An Introduction to SLA Resins

Formlabs Elastic Resin

SLA 3D printers use a UV laser to cure liquid resin into hardened plastic on the print bed, turning the liquid resin into a solid, three-dimensional model.  

The resin is made from photosensitive monomers and oligomers, combined in short chains, which turn into long chains with post-curing.

There’s an enormous variety of SLA resins available for all kinds of applications, from orthodontic models to complex gaskets and seals.

The pioneer in the desktop stereolithography industry is Formlabs. Formlabs boasts the widest catalogue of proprietary resins and has a refined SLA technology called LFS (Light Force Stereolithography), enhancing quality and reliability.

We covered how to choose a Formlabs resin in another article, but the short of it is that outside Dental, Medical and Jewellery resins, you can use Flexible, Rigid, Engineering and Standard Resins for all prototyping and end-use parts.

SLA materials overview 

There are several manufacturers of SLA resins, including Formlabs (proprietary resin cartridges for the Form 3D printer series) and third-party brands like Liqcreate and Monocure 3D for different 3D printers (not Formlabs).

We specialise in Formlabs because we are a UK partner to them. All the resins listed below are made by Formlabs. 

Here’s a rundown of the most commonly used resins (our list excludes dental resins – you can read our guide to dental resins here).

Draft Resin v2

Prints four times faster than Standard Resin. Suitable for rapid prototyping with faster print speeds than PLA with FFF machines.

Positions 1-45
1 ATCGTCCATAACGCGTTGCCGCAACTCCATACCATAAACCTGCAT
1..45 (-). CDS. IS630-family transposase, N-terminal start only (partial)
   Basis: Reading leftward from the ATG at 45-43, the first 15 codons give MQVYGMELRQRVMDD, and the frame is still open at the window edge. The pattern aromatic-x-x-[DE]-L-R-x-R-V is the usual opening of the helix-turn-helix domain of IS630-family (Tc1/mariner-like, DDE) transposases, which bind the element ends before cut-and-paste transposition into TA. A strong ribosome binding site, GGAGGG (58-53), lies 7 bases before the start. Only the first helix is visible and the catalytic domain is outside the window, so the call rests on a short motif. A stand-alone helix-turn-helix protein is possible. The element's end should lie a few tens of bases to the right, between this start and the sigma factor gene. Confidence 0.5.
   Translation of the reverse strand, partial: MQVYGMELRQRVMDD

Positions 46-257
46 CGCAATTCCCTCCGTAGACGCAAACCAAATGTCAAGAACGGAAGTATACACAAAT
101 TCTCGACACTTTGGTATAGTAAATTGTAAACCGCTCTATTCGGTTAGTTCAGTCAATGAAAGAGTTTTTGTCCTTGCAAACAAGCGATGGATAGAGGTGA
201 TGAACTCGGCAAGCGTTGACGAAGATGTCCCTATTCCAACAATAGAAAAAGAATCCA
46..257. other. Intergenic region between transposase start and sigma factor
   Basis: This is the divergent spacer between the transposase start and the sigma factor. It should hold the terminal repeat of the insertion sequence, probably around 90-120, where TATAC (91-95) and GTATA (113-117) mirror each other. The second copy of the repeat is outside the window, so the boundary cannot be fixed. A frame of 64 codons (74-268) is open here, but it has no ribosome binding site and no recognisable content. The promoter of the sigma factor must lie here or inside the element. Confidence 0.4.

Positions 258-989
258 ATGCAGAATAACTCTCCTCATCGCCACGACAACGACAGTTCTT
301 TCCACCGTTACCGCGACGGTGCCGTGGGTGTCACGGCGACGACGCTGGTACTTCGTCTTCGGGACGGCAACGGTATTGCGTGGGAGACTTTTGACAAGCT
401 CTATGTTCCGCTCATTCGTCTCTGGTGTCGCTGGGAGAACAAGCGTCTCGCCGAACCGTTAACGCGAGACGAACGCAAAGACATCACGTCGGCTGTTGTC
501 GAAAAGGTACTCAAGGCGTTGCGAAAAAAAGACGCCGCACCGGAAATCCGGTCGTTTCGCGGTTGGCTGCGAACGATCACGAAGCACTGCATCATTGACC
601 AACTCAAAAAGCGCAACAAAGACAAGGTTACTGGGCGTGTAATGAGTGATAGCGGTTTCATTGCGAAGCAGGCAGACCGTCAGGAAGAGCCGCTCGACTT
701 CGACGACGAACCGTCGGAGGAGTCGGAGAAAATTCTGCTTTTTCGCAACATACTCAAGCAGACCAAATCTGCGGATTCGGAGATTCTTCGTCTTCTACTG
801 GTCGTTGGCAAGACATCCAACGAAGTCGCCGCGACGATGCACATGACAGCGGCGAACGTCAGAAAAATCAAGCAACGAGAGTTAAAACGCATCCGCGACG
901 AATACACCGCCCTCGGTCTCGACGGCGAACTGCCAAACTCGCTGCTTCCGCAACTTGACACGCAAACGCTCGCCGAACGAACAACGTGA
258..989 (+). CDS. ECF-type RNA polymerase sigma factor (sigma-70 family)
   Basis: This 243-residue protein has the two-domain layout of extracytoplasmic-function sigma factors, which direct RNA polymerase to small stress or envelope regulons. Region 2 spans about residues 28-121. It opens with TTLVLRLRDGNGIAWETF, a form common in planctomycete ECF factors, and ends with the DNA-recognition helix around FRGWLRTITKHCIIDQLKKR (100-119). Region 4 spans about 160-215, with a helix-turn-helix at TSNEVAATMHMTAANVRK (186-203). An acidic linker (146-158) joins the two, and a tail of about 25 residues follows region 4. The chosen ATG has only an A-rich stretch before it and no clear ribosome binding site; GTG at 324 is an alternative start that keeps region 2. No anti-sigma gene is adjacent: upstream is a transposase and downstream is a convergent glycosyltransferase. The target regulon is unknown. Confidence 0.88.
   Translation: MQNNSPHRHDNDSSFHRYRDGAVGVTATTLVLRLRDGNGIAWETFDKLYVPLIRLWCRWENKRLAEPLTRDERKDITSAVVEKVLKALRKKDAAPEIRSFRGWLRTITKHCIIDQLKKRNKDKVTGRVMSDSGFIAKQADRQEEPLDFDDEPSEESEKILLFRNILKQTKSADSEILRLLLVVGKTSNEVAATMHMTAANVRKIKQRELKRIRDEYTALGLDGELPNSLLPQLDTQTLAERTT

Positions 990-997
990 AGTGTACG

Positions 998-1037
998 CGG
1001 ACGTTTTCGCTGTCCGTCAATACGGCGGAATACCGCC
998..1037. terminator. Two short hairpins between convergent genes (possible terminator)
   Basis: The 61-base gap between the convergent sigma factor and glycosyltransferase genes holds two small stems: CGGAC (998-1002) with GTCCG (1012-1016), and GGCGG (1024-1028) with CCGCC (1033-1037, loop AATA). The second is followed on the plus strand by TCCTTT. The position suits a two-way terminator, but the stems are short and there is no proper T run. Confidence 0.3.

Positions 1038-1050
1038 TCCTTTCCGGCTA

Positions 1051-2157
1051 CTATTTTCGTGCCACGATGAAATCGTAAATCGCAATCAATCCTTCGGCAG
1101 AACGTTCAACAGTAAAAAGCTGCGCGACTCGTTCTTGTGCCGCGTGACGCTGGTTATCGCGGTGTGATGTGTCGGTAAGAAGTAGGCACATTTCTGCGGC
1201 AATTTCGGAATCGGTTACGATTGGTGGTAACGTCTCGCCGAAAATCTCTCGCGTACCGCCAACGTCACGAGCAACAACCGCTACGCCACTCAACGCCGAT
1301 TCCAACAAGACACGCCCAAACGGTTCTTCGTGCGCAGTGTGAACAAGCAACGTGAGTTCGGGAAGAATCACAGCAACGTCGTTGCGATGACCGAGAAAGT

Greyscale Resins 

General-purpose resins that mimic the performance of ABS. Available in black, white and grey, suitable for very fine and intricate details.

Clear Resin

A transparent resin with brilliant optical clarity. Mimics clear polycarbonate and glass; ideal for optics and lighting applications.

Grey Pro 

More precise than Greyscale Resins; ideal for mould masters and silicones. Mimics the look and quality of injection moulded parts.

Tough 1500 Resin

Tough 1500 Resin simulates the strength and stiffness of polypropylene (PP). It produces stiff and pliable parts that bend and spring back quickly under cyclic loading.

Tough 2000 Resin 

Tough 2000 Resin simulates the strength and stiffness of ABS. It’s the stiffest material in the Formlabs functional family.

Durable Resin

Durable Resin simulates the strength and stiffness of polyethene (PE). It’s the most pliable and lubricious material in the Formlabs functional family.

Rigid 10K

This glass-filled resin is the stiffest material in Formlabs’ engineering portfolio. Choose Rigid 10K Resin for precise industrial parts.

Rigid 4000

Designed for load-0bearing, this glass-filled resin prints with a smooth, polished finish and is ideal for stiff and strong parts.

Flexible Resin 80A

Flexible Resin 80A is a reformulated version of Flexible Resin V2. It is Formlabs’ stiffest soft-touch material with the feel and appearance of rubber.

Elastic 50A Resin

Elastic 50A Resin is Formlabs’ most elastic soft-touch material with the feel and appearance of silicone. It is perfect for printing consumer-ready products.

High-Temp Resin 

High Temp Resin has a heat deflection temperature of 238 °C @ 0.45 MPa, making it suited to hot air, gas and fluid flow applications.

Rebound Resin 

An interesting elastic material; five times stronger than other elastomeric materials on the market with twice the elongation. Springy and tactile.

Ceramic Resin 

An experimental resin for 3D printing ceramic models. Suitable for complex models that would be impossible to make by hand and machine.

If you enjoyed this article, be sure to read our introduction to FFF/FDM plastics